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Calibration set-up for conductivity sensors for applications in pure and ultra-pure water

Currently,  conductivity  sensors  for pure  and ultra-pure  water applications are  calibrated  at  25 °C. In some applications (for example in power plants), the sensors are also used at temperatures up to 100 °C. To be able to relate the results to a defined temperature, the measurement results are usually converted to 25 °C. For this purpose, semi-empirical correction functions are used which are partly determined by measurements and partly by model calculations. For measuring the conductivity in pure and ultra-pure water in the temperature range of up to 100 °C, however, no reference values traceable to the SI have been available to date. Since temperature has a significant influence on the properties of the measurement device – in particular on the measurement of the water's resistance in the measuring cell, the type of the device can have a significant influence on the conductivity values measured up to now at higher (and lower) temperatures. This can result in measurement errors that may easily reach several 10 %. The measurement error can only be verified by comparing the measurement results of a device with reference measurements that are traceable to the SI, independent of the measurement device. Without measurement devices that are calibrated in this way, the measurement results of conductivity measurements in the range of pure and ultra-pure water must be put into question the more the measuring temperature deviates from the reference value of 25 °C. It is consequently necessary to also put in question the validity of the correctional functions that are implemented in most industrial conductivity measurement devices.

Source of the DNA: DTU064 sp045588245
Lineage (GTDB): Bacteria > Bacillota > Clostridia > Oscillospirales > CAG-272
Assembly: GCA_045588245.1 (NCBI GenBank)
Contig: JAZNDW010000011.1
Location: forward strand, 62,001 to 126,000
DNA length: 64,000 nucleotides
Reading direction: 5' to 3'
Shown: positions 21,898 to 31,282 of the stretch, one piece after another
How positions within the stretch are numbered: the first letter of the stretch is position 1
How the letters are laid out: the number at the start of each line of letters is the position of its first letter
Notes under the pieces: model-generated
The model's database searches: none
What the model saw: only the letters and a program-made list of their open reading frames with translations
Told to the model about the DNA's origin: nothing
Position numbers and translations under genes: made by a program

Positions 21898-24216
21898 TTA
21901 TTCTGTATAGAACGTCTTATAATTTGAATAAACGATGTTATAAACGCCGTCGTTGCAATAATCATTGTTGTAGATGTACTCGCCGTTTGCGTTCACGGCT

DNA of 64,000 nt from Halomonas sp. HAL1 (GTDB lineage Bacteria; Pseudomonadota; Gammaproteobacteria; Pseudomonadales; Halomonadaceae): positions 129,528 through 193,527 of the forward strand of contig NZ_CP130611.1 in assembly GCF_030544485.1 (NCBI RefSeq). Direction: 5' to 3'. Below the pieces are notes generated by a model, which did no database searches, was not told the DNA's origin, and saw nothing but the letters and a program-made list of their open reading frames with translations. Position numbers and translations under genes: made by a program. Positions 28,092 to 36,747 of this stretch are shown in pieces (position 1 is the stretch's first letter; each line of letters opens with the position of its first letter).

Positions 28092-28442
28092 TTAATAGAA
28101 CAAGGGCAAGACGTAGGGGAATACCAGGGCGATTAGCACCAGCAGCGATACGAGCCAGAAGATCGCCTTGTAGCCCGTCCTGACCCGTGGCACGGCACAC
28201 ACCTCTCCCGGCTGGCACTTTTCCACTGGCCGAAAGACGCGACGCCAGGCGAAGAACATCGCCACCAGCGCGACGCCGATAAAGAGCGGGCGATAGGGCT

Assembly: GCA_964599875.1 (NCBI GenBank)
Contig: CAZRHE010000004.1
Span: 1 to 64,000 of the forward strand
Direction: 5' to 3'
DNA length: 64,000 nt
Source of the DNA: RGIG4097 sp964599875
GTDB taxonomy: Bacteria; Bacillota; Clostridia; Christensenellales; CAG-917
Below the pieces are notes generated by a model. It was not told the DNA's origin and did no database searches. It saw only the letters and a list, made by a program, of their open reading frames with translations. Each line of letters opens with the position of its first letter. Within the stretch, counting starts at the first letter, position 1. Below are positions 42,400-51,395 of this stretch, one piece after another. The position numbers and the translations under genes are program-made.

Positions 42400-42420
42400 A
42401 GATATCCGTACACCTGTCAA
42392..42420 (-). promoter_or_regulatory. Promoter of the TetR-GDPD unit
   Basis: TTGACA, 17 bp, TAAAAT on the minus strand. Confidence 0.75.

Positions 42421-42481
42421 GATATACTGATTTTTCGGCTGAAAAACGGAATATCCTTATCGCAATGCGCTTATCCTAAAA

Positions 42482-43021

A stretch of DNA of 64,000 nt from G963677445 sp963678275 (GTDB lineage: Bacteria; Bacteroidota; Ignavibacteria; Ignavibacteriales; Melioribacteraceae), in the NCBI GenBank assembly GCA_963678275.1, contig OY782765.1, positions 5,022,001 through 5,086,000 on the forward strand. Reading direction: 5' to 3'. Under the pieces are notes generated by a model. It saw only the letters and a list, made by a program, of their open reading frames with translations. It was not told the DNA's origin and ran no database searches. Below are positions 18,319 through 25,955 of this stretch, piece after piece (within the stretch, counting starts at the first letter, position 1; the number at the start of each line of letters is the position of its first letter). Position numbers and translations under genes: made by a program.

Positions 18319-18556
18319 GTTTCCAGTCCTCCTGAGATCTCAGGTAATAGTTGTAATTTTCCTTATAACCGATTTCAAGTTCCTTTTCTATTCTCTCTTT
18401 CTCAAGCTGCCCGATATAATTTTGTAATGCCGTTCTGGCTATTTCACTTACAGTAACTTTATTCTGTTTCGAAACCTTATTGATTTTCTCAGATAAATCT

We are currently extending the measurement set-up for these reference values in order to be able to offer reference values which are traceable to the SI also for temperatures other than 25 °C. After this extension, it will, on the one hand, be possible to calibrate commercial flow sensors for conductivity measurements in pure and ultra-pure water in an extended temperature range between 5 °C and 80 °C. On the other hand, it will be possible to determine in how far the conductivity of ultra-pure water that is blended with additions of different electrolytes depends on temperature. These measurements can be used to validate correction functions that are implemented in the devices.